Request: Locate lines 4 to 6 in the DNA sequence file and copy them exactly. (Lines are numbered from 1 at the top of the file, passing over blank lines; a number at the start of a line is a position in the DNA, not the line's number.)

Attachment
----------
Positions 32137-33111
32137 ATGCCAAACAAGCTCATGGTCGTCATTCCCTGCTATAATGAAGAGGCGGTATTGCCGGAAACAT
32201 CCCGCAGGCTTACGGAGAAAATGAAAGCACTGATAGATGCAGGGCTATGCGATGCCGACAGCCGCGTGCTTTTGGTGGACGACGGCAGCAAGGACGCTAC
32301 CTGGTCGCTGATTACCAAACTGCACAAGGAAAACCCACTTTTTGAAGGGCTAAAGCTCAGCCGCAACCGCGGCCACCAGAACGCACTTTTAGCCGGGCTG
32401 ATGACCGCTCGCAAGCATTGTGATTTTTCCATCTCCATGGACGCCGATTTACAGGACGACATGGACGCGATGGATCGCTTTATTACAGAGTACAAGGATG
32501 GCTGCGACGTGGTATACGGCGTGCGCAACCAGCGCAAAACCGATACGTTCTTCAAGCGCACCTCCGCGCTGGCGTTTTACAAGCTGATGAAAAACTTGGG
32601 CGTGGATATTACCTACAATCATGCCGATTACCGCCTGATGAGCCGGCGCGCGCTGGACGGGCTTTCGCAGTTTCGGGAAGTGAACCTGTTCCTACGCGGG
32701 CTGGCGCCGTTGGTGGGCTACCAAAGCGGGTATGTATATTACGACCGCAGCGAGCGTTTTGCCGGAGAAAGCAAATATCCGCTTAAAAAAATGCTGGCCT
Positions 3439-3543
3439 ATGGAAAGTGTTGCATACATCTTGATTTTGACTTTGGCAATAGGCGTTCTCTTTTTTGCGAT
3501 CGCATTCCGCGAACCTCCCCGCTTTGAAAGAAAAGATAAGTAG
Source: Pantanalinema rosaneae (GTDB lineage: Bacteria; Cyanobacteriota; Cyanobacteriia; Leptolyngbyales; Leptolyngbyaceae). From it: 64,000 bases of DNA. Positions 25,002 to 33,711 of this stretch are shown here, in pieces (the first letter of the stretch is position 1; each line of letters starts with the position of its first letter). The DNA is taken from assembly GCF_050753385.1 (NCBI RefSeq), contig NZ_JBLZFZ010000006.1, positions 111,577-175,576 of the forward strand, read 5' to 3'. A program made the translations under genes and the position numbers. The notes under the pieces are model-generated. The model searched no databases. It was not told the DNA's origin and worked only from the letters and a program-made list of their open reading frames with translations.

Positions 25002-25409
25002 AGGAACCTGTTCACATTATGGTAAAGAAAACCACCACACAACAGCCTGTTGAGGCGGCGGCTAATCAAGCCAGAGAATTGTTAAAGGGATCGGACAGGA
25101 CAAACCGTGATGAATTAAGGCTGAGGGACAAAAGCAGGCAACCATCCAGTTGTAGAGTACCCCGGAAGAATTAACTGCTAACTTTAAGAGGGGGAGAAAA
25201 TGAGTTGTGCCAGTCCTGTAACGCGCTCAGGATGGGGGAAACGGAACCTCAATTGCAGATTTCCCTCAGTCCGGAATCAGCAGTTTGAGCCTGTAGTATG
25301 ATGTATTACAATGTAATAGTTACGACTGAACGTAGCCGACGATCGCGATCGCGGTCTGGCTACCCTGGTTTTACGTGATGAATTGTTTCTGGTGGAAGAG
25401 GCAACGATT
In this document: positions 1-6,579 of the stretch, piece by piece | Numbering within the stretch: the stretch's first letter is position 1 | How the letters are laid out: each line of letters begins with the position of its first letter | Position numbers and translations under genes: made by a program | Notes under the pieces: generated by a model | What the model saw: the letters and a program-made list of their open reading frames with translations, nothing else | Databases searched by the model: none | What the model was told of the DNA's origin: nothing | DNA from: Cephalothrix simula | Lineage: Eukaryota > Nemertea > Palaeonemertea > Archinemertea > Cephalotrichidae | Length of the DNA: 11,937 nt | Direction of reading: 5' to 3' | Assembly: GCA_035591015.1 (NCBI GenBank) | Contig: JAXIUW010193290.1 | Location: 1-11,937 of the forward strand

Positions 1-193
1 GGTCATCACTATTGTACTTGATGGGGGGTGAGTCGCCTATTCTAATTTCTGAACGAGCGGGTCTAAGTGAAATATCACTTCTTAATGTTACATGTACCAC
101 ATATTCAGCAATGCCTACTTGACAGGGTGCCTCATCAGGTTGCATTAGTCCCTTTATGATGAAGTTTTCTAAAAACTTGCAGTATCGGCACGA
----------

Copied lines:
32301 CTGGTCGCTGATTACCAAACTGCACAAGGAAAACCCACTTTTTGAAGGGCTAAAGCTCAGCCGCAACCGCGGCCACCAGAACGCACTTTTAGCCGGGCTG
32401 ATGACCGCTCGCAAGCATTGTGATTTTTCCATCTCCATGGACGCCGATTTACAGGACGACATGGACGCGATGGATCGCTTTATTACAGAGTACAAGGATG
32501 GCTGCGACGTGGTATACGGCGTGCGCAACCAGCGCAAAACCGATACGTTCTTCAAGCGCACCTCCGCGCTGGCGTTTTACAAGCTGATGAAAAACTTGGG